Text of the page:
At any given time, approximately one out of every forty-three Texans is on probation for something. That's significantly more folks than the nationwide average of one in every fifty-five people.
As a practical matter, there is basically no difference between these two types of court supervision. They both usually involve suspended jail sentences, payment of fines and court costs, reporting requirements, and other mandates, such as community service, self-improvement classes, or monitoring devices like ankle bracelets or ignition interlock devices.
If the football team wins on Sunday, the players often get an extra day off. The same thing is true regarding probation. If you do well, you are entitled to additional time off. But a motion for early release for probation means much more than a temporary respite or a longer lunch hour.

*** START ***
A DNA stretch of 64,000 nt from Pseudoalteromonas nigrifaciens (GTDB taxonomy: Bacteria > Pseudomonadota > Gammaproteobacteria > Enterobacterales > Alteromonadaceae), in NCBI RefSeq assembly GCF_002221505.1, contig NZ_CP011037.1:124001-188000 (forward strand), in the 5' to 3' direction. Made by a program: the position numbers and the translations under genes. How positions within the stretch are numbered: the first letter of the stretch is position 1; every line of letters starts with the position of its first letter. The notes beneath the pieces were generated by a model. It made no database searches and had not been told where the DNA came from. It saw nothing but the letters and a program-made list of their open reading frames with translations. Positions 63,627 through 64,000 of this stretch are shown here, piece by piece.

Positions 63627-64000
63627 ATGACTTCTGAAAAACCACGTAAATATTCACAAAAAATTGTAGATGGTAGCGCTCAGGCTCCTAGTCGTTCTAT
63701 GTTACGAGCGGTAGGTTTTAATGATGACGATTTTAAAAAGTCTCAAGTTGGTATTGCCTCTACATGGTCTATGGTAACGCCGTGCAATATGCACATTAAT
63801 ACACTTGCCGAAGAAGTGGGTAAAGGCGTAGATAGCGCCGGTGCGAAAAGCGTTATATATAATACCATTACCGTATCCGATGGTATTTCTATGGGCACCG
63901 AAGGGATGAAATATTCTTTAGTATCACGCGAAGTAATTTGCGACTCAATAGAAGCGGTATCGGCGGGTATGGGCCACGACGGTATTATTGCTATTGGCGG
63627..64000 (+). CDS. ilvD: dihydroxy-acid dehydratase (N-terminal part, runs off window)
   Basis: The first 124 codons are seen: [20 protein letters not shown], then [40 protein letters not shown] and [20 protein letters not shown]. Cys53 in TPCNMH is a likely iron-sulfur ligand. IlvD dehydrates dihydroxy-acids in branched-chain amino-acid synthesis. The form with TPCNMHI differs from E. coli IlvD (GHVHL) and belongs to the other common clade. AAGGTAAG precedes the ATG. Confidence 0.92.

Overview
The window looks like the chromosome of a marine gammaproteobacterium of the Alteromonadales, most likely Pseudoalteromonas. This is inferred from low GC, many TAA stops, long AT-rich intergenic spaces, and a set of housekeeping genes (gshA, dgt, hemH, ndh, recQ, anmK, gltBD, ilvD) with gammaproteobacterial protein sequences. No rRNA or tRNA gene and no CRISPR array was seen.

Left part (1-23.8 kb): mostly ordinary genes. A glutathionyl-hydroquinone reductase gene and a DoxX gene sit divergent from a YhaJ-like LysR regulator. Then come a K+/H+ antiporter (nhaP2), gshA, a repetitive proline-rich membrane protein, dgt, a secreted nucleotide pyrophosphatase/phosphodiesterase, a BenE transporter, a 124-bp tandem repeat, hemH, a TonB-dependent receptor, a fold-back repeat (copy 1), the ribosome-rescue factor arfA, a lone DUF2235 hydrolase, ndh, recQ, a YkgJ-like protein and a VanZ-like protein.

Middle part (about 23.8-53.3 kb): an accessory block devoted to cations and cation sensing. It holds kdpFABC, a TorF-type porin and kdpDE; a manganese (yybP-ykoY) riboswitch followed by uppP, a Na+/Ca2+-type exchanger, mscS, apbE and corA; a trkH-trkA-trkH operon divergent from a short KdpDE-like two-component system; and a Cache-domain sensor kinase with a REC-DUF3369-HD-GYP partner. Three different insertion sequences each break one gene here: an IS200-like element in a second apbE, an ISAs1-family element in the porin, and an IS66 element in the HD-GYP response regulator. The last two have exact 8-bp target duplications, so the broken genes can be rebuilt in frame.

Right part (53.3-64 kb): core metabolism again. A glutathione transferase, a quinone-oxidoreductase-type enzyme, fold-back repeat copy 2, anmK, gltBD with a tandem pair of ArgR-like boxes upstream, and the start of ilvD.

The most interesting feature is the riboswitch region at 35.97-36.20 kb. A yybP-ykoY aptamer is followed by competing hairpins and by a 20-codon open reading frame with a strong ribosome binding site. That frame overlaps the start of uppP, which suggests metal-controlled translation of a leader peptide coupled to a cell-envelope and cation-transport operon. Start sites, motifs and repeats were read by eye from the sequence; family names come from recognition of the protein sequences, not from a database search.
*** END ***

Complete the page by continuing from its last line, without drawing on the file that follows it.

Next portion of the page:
In most cases, probation is an excellent sentencing option. As long as your job offers some flexibility in terms of lunch hours and whatever, your boss may not ever know that you are on probation.
During the period of probation, these two sentencing alternatives are the same. Both usually mean attending meetings with a probation officer, performing community service, attending drug education or other classes, and paying fines. Both usually have the same set of generic conditions, such as supporting dependents, avoiding bad habits, and staying away from disreputable people.